BAD LUCK FOR THE GENIUS: Nobody finishes the G-1 undefeated. In fact, when it does happen, it will be a special occasion. Sadly, it will not be Naito’s time to run the gauntlet, as Bad Luck Fale ended Naito’s hot streak. It was a rare sight to see the giant taking the beating from Naito, but it oddly worked here. It was Fale’s best match of the relatively short tournament and gave him the big win following the countout loss to Tanahashi on Day 3. It also creates drama for the A Block, which was slowly creeping into Naito dominance. That doesn’t, however, excuse Fale from his actions from Day 4. Someone will still need to avenge poor Daryl.
SLEEPY TIME WITH ZACK: Zack had a relatively sleeper of a match with YOSHI-HASHI. No, that doesn’t mean the match was low-key great. It was emotionless, heatless, technically-sound match. The problem here wasn’t Zack, honestly. Zack is a heel – even by NJPW’s unique standards – and his entire workrate and story is driven by feel for the poor guy he is stretching in his various submissions. When his opponent is in a submission, you want to say, “Oh finally, his pain can end” or “Please, don’t tap here.” It’s easy to get that exact heat against with likes of Tanahashi and Ibushi, but getting it against YOSHI-HASHI is another challenge. The fans are still icy toward the Headhunter. Just watch the match with Naito a few nights ago. The crowd is 90 percent in Naito’s favor and rarely – if ever – do you hear a YOSHI-HASHI chant. YOSHI-HASHI rarely draws sympathy from the fans. It’s inexplicable, really. He has the everyman charm that should make people like him at least. Oh well, though, but that may be an issue with Zack moving forward. His matches may, at time, lose emotional intensity and crowd involvement, despite being technical works of art.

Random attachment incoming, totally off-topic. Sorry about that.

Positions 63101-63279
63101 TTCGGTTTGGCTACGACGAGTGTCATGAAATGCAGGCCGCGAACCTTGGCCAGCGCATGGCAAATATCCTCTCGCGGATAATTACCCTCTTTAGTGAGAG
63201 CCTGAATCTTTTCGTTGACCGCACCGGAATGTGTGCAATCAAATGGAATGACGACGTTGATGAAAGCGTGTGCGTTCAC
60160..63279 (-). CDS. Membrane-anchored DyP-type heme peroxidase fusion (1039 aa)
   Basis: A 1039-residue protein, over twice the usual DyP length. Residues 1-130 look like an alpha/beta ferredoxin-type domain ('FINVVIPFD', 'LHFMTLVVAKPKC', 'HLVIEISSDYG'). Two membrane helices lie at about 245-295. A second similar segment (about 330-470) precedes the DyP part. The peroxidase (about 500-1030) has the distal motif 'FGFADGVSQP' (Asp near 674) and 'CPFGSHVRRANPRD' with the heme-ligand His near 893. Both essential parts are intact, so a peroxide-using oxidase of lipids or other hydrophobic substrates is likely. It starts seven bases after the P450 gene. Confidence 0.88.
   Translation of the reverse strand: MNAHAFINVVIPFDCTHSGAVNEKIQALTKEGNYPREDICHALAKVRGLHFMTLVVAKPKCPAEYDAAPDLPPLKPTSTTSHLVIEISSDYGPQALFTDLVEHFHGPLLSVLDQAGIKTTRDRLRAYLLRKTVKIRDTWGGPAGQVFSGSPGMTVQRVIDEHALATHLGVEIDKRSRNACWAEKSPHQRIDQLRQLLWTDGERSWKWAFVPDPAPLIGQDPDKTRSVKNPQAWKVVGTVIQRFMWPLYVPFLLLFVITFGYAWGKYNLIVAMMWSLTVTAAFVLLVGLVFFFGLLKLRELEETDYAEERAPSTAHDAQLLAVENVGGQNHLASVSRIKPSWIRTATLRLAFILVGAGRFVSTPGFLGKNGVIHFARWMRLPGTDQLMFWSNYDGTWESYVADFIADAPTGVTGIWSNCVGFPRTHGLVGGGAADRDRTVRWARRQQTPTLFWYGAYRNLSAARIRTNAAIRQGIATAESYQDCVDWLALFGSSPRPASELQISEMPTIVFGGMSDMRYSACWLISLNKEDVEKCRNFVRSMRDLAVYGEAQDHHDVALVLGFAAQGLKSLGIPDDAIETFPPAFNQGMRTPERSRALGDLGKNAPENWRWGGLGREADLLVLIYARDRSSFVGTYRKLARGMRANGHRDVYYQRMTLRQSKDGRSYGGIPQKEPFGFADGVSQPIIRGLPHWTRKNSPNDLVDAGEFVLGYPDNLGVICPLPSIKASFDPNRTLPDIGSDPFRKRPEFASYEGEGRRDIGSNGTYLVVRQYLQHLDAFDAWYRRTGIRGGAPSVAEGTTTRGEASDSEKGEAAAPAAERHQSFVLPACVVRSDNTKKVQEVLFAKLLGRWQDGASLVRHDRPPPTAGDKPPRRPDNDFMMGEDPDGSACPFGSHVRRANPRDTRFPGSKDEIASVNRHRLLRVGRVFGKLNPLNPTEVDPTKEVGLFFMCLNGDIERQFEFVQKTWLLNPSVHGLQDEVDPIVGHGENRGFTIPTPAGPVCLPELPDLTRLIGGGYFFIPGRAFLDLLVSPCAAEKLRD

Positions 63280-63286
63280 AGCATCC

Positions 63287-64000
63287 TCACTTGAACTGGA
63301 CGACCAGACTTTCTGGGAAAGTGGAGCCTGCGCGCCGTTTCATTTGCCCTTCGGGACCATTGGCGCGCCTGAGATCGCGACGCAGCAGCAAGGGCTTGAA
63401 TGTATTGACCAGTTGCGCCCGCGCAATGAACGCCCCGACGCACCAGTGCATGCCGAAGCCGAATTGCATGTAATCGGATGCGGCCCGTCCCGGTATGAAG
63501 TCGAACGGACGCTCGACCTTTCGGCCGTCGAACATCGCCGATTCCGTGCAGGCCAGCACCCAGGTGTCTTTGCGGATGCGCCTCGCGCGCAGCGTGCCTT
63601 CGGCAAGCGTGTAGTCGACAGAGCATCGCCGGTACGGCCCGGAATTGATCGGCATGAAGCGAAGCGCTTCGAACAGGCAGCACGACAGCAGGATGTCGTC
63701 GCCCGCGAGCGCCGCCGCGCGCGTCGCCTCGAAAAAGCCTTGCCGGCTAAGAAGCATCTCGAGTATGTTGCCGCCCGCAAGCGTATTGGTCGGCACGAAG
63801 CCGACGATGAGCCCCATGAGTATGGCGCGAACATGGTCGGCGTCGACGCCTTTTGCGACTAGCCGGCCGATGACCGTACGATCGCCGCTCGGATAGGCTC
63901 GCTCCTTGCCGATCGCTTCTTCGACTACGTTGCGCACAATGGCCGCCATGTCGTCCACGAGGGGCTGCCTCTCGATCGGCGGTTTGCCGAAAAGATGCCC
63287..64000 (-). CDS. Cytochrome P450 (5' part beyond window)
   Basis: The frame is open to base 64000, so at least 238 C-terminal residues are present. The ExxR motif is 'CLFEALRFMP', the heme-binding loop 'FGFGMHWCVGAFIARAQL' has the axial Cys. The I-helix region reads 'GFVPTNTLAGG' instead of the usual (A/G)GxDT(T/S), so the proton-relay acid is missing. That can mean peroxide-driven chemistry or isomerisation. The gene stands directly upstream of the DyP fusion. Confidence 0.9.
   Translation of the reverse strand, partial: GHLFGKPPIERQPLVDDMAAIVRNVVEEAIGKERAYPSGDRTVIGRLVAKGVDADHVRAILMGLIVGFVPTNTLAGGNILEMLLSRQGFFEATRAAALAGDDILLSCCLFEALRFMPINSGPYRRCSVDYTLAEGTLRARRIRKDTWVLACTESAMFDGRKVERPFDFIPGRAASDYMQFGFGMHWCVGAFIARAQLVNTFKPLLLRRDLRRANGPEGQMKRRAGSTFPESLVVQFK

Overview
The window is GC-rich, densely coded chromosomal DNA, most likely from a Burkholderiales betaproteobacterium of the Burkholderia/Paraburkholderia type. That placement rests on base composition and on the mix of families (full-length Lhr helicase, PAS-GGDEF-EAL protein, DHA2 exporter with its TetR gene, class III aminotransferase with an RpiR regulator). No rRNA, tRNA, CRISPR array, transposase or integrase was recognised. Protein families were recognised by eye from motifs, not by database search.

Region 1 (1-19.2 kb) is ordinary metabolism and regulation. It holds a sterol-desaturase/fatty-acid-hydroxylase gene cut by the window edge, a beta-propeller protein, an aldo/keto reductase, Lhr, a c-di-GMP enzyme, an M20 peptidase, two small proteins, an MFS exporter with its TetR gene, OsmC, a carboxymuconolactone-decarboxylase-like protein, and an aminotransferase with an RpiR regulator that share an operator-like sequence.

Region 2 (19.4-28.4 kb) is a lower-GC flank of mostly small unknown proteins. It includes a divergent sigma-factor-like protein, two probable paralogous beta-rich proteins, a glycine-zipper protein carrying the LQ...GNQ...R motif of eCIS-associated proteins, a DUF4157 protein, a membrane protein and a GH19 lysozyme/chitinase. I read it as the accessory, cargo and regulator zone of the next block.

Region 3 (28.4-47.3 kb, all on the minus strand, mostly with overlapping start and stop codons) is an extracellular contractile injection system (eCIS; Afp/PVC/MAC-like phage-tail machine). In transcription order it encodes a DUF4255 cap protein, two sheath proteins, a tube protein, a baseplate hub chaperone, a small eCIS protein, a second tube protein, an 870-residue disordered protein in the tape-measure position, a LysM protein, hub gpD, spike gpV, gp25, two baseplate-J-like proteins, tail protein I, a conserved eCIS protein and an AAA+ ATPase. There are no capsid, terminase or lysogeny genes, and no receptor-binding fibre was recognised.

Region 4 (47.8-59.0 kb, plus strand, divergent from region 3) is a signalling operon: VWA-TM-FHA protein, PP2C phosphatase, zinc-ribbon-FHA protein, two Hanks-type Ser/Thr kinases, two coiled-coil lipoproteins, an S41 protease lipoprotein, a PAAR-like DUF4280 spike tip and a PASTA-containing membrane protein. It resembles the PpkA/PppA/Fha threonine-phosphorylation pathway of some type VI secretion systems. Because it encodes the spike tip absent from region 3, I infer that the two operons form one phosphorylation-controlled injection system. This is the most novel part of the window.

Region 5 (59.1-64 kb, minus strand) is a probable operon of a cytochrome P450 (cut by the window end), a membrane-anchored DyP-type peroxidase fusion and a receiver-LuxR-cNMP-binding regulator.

IT STILL HURTS: The undercard wasn’t necessarily much to write about other than 24 hours later the loss of Daryl Takahashi continues to linger. Hiromu is visibly upset regarding the whole ordeal, and it’s tragic to see a man so broken. First, he lost his first real companion Mr. Belt and now he has lost Daryl. It’s tragic to see him go through so many things. It also doesn’t help his soulmate is in Mexico (Dragon Lee). Hopefully things turn around for the ticking time bomb. He has the love and support of all the Daryl fans around the world, however.
FINAL THOUGHTS: It’s getting interesting. The A Block is crowded at the top with five guys with four points, three with two and Nagata sitting with zero. With that being said, the break comes at a much needed time. The tournament leaves Tokyo for the rest of Japan where the cards will, hopefully, continue to be strong. A Block is superior. It’s depth is clearly visible, but B Block has the top two workers, so it’s a wash. Like the workers, it’s time to refresh and regroup. The next set begins Tuesday.
MY ENJOYMENT RATING: B+